To be more concrete, in my first motet ‘Sappho/Matilde/Flora’ the three harmonies are laid out thus: 1) An abstract, atonal harmonic field across the entire possible range of the instruments, constructed by an intervallic sequence repeating every 10 semitones, and subject to transformations and transpositions; 2) A folkish layer in D-minor derived from a Spanish funeral march sung during the Civil War, this is microtonally distorted in a fairly random manner, as though the guitar that was playing these chords was going in and out of tune; 3) A ‘spectral’ band taking every third partial between the 15th and 30th of Db3 (I put spectral in ‘scare-quotes’ because while I start with this spectral chord, I immediately treat the pitches in a more abstract manner, modulating the chord in different ways).
While the first layer covers the entire range of the instruments, the second and third are kept within their respective band-widths: the spectral layer goes from the middle to just above the treble staff, and the folkish layer goes from a low G below the staff to a D in on the second line from the top.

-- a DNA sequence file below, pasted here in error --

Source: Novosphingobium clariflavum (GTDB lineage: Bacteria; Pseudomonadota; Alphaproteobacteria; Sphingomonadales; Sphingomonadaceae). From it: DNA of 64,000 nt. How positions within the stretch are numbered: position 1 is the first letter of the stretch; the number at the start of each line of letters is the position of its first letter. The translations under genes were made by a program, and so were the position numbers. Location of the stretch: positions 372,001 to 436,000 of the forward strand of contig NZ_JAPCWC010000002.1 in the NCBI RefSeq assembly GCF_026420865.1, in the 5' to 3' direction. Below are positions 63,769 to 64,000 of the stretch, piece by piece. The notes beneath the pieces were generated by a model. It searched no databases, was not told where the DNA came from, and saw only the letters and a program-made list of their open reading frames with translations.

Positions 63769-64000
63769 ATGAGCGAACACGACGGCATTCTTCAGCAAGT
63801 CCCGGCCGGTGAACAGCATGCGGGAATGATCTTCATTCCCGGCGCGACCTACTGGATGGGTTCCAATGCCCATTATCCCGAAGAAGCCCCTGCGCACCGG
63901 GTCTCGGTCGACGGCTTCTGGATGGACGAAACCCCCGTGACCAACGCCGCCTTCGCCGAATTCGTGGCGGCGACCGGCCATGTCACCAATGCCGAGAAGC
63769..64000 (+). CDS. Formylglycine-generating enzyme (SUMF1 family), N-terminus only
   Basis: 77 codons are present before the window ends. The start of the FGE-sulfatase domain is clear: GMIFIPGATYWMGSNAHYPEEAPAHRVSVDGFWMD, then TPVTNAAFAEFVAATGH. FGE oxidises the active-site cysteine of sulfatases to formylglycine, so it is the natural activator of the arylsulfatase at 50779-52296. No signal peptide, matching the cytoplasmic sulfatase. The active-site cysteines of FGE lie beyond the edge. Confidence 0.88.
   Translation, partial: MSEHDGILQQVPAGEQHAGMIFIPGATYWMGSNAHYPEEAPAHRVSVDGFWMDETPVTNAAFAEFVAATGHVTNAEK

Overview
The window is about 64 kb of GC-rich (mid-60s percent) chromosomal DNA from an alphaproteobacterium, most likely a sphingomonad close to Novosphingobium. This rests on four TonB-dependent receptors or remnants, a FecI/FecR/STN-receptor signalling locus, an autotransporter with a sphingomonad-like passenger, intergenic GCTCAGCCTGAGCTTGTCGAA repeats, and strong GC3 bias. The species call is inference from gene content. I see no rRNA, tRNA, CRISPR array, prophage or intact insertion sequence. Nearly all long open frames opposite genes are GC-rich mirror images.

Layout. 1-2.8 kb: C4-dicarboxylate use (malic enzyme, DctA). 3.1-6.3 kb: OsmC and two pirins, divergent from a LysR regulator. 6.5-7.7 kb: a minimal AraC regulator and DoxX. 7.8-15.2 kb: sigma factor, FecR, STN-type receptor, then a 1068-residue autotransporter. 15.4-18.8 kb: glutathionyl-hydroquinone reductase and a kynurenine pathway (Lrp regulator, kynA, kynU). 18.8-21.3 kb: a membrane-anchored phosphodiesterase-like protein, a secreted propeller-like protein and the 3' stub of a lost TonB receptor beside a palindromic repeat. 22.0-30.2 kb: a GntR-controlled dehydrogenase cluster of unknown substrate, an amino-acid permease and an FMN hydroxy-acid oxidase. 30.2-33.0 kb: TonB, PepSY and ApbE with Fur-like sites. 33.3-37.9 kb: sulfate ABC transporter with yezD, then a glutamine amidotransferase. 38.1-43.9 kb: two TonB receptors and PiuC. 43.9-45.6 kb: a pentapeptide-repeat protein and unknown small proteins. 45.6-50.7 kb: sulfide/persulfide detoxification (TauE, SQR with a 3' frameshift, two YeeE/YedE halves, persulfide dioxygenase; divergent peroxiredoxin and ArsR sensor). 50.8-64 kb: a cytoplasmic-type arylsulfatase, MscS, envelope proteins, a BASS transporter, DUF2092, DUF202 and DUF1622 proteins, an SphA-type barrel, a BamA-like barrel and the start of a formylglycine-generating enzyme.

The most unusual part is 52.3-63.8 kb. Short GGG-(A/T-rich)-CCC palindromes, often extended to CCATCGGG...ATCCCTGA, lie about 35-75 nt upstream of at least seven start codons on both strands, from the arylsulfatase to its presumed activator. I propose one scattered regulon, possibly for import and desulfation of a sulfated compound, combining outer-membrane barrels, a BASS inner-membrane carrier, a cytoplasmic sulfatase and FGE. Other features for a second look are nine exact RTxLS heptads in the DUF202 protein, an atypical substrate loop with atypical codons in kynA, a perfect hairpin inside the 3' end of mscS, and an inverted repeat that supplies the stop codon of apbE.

I worked out their various processes of modulation and change of harmonic rhythm in OpenMusic and then exported them into Finale to make a harmonic ‘plot’ of the piece. Here’s what it looks like:
In general each layer was associated with an instrumental line (themselves representing a different text in the ‘triple motet’), at least initially: the clarinet, crossing a largish register, was the first, abstract field; the flute, weaving around the top of the staff, was the bottom, spectral harmony; and the violin alternated between the abstract layer and the middle, folkish layer.
Across the work, the lines make some forays into each others’ harmonic terrains, thus bringing them closer together in terms of their identity relation, but mostly stick to their own original field.
What this all means is that the resulting harmony is a kind of ‘meta-harmony’ whose verticality is not envisaged as a unified chord, but nor is it completely stratified, or at least not always – plenty of times there will be weird admixtures of the various harmonic layers fusing into something perceptually different.
One thing that these pieces will test is the discernibility of these layers. I’ve tried to make it so that the D-minor quality of the violin line stands out strongly at some points; and the contrast between the 12-tone clarinet and the very microtonal flute (often criss-crossing each other in register), should also be noticeable. But the overall effect of stratification? That remains to be seen. I’m also unsure how much I want it to be discernible. In any case, that’s the experiment at this point.